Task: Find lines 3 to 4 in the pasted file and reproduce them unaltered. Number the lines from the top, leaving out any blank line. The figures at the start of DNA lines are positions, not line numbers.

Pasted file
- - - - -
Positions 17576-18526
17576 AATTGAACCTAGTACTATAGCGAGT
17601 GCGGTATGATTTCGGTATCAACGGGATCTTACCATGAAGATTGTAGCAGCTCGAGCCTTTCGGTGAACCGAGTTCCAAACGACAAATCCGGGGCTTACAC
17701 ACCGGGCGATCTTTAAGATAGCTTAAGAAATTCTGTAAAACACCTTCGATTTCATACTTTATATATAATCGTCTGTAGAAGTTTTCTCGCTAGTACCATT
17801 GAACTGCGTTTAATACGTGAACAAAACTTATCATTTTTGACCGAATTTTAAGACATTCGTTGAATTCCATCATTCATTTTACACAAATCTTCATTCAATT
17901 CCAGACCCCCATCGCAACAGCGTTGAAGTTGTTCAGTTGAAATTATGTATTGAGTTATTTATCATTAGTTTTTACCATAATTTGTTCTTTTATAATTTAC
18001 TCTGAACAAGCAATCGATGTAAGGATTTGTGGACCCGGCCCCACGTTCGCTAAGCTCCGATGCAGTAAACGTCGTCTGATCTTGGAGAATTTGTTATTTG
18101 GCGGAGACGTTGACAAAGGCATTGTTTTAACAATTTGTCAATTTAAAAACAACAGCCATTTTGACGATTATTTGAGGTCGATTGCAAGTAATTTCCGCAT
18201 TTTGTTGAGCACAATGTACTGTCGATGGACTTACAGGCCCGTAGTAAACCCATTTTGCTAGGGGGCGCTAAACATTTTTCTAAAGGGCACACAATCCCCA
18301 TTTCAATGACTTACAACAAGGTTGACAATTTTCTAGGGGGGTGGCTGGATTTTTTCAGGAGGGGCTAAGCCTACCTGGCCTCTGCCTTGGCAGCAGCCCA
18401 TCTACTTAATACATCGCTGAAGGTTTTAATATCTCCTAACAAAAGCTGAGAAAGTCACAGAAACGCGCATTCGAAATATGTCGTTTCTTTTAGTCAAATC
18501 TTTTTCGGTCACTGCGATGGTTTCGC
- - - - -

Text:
17601 GCGGTATGATTTCGGTATCAACGGGATCTTACCATGAAGATTGTAGCAGCTCGAGCCTTTCGGTGAACCGAGTTCCAAACGACAAATCCGGGGCTTACAC
17701 ACCGGGCGATCTTTAAGATAGCTTAAGAAATTCTGTAAAACACCTTCGATTTCATACTTTATATATAATCGTCTGTAGAAGTTTTCTCGCTAGTACCATT